While waiting for my monthly writers’ group to organize at the local, charming bookstore, I told myself I’d only purchase a book for my daughter if “the right one popped out.” I didn’t have much time nor spare money, and while the idea of purchasing a book for her upcoming birthday seemed like the best kind of gift to consider, the image of our children’s book mess all over the living room held my reservations in tact.
The bar was high.
But there it lept out at me. In the Black History Month display, bold colors and the portrait of a young artist that I long admired, pulled me to it.
Radiant Child, a reference we would like to apply to all our children, also uniquely references Jean-Michel Basquiat. Basquiat has been credited as the artist marking a paradigm shift into more diverse voices in American high art. There is a line in the early pages composed by the sensitive and talented Javaka Steptoe, describing Basquiat’s drawings as “not neat or clean, nor does his color stay in the lines. They are sloppy, ugly, and sometimes weird, but somehow still BEAUTIFUL.”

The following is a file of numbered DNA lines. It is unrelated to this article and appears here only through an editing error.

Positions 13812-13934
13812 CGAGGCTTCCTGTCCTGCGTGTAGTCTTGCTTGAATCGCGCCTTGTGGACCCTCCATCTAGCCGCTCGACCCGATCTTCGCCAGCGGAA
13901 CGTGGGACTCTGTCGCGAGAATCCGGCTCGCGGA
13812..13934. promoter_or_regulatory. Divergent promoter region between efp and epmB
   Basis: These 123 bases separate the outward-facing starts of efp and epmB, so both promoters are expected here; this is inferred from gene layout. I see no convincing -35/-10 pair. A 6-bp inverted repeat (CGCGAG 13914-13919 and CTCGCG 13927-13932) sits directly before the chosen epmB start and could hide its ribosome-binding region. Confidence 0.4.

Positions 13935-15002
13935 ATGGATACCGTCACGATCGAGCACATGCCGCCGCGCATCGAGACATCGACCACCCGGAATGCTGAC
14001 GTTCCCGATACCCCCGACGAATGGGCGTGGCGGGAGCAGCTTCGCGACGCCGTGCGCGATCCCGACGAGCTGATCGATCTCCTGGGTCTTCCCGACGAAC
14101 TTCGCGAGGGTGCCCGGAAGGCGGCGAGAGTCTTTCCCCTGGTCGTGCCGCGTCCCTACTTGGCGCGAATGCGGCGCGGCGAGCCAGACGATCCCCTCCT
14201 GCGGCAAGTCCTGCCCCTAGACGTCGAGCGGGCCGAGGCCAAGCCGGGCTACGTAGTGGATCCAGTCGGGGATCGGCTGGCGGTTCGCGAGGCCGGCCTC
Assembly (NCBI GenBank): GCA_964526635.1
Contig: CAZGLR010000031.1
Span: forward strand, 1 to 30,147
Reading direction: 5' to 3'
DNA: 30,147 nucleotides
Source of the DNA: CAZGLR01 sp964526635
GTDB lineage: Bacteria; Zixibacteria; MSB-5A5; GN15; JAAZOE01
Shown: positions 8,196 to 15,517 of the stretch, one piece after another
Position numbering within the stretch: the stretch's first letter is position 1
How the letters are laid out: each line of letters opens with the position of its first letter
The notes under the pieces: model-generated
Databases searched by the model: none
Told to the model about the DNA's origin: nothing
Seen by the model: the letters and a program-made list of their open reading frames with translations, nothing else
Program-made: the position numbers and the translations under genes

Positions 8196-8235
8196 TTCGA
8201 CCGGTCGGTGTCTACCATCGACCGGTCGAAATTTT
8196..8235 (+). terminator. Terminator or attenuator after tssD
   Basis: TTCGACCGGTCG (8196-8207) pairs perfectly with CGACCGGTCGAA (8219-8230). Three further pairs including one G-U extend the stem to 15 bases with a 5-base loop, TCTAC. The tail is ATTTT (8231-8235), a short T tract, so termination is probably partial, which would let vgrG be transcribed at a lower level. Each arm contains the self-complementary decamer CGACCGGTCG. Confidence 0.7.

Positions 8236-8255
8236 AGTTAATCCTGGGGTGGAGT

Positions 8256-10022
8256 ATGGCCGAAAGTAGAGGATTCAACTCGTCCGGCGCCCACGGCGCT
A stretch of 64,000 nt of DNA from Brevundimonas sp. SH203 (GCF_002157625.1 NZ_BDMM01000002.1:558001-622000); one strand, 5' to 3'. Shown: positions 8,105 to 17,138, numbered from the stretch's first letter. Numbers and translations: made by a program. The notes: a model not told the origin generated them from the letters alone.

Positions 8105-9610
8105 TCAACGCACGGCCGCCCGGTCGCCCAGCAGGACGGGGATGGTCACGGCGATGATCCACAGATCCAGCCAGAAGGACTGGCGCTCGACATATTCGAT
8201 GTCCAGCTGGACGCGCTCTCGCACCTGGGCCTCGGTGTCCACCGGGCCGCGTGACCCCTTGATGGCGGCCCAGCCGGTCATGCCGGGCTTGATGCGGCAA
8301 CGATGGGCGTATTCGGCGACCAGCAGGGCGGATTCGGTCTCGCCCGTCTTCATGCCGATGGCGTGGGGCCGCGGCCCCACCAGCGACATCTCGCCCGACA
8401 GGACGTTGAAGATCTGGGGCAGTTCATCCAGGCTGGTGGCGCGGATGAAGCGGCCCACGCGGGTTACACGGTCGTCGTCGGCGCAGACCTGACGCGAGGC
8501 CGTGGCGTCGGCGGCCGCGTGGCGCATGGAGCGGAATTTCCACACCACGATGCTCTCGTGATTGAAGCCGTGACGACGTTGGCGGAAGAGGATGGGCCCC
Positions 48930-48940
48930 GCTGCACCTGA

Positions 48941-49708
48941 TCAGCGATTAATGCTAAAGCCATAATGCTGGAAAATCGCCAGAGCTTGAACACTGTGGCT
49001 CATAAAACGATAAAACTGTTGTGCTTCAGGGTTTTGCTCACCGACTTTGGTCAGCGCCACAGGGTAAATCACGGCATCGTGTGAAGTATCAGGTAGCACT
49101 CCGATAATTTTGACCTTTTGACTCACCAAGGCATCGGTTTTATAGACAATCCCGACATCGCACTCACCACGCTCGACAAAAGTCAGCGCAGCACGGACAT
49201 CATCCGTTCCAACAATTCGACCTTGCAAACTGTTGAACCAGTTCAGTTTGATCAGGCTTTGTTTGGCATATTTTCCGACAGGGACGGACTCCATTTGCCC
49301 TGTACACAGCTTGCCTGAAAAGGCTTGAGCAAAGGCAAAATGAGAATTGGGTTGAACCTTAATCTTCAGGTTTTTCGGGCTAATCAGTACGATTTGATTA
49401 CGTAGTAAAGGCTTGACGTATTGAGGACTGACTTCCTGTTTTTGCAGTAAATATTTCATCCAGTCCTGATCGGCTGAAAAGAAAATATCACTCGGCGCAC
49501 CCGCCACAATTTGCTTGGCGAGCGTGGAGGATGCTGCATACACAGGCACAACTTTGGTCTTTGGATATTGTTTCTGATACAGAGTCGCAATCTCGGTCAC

While the book is not filled with Basquiat replications, there is something even more compelling at work. Steptoe stated that the illustrations (earning a Caldecott Medal) are inspired by the style of Basquiat. He made an impression upon Steptoe as a young child, and fellow NYC native, both gravitating toward art, early, for salvation.
But what really made my creative heart explode, was Steptoe’s approach to creating his own work with repurposed wood, “I chose to create my own interpretations…,” upon, “found wood harvested from discarded Brooklyn Museum exhibit materials, the dumpsters of Brooklyn brownstones, and the streets of Greenwich Village and the Lower East Side.” The fusion of Steptoe and Basquiat is both electrifying and haunting.
It is an understatement that Basquiat left this world and the art world too soon, at the young age of twenty-seven. But in my dreams last night, and throughout my artistic gestures today, I feel the still roaming, giant spirit of Basquiat. I cannot wait to share this book and these artistic points of view with my daughter. And when I view the work of Basquiat, though I never met him, and though the details of our lives are quite different, I feel less alone.